If your budget will allow, you certainly won’t be disappointed with the Outback: it adds a more luxuriously-appointed cabin, cavernous space and mild soft-roading capability to the Impreza Sport’s basic virtues of economical, pleasant powertrains and stable all-wheel-drive handling. But if it was my cash at play, I’d be perfectly happy with the Impreza Sport – its comparatively diminutive size endows it with more lively handling, peppier acceleration and better fuel economy, without forgoing much, if anything, in the way of creature comforts or utility. Its cargo bay might not be as big as the Outback’s, but it still carries an impressive amount of stuff – put to the test by an impromptu IKEA run during my week with it. And while it lacks a touchscreen or navigation, in my eyes, that’s a bonus, not a drawback.

SAMSUNG CSC

Impreza Sport

I can’t speak for every buyer, of course, but it seems like Subaru doesn’t need me to – they’ve been doing quite well forging their own, offbeat path for lo these many decades. With the level of execution on cars like these two, it’s not hard to see why.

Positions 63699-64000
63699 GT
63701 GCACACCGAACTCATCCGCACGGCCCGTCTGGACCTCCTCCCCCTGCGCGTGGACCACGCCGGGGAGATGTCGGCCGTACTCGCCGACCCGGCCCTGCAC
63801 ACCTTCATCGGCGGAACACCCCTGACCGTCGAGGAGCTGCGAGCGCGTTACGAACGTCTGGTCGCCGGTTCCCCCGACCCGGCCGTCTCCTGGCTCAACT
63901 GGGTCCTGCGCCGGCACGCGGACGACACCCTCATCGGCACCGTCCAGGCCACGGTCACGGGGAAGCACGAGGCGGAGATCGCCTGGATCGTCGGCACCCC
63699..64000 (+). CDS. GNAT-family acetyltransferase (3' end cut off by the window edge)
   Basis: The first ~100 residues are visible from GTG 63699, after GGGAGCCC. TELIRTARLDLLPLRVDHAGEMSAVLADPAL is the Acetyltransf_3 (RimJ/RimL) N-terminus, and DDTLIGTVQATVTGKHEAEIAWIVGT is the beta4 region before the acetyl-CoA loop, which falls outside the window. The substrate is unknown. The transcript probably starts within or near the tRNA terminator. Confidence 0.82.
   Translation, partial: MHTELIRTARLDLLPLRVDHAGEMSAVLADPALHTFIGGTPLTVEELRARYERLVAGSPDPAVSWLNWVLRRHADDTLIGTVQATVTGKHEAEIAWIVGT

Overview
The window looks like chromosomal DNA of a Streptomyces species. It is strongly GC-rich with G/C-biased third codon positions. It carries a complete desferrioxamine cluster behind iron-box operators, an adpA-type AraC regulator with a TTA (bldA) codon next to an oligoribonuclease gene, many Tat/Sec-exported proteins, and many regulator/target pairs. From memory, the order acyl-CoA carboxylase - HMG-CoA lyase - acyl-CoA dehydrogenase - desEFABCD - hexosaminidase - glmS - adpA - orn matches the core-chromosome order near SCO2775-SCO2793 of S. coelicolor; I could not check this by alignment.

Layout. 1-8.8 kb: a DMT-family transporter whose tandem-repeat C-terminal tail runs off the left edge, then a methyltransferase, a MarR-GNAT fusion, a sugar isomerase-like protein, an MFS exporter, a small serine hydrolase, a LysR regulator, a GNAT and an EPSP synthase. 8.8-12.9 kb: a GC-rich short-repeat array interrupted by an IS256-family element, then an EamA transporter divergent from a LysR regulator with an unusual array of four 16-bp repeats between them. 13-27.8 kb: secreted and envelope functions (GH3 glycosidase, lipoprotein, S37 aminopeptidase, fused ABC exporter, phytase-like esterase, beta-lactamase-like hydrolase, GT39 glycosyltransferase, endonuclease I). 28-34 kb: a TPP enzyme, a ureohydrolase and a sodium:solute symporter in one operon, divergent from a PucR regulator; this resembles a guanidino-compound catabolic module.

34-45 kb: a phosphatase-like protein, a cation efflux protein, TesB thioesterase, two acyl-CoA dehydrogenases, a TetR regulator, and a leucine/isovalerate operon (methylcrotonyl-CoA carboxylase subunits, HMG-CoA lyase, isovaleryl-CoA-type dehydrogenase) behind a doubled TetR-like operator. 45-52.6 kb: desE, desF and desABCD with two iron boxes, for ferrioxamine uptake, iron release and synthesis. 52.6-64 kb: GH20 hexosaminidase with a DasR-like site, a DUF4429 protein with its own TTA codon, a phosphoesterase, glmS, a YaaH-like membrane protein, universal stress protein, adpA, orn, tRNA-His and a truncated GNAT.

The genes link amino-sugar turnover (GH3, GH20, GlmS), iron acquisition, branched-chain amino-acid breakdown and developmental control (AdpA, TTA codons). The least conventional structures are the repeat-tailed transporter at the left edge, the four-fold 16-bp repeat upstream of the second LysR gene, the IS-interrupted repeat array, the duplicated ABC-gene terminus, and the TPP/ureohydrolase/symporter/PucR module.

SAMSUNG CSC

 

2014 Subaru Outback 2.5i Limited

Base price: $30,220

Price as tested: $35,260

Options on test car: Option package 45 (Navigation System, Pre-Collision Braking, Adaptive Cruise Control, Keyless Access & Start, Moonroof, Homelink, Saddle Brown leather, Floor mats, Power Driver’s Seat w/ Memory and Lumbar, Backup Camera) – $5,040

Powertrain: 2.5-liter flat four engine, CVT transmission – 173 hp / 174 lb-ft torque

S:S:L-observed fuel economy: 24.8 mpg

 

2014 Subaru Impreza 2.0i Sport Limited

Base price: $23,990

Price as tested: $24,990

Options on test car: Power sunroof ($1,000)

Powertrain: 2.0-liter flat four engine, CVT transmission – 148 hp / 145 lb-ft torque

S:S:L-observed fuel economy: 29.3 mpg

 

Subaru provided both vehicles for testing purposes with full tanks of gas. Photos by the author.

 

 

Tags: , , , , , , ,

FOLLOW SPEED:SPORT:LIFE

Follow us on Twitter and Facebook for the latest news, insights and general automotive chit-chat. If it's happening, we're talking about it. Join the conversation.

No comments yet.

Leave a Reply

You must be logged in to post a comment.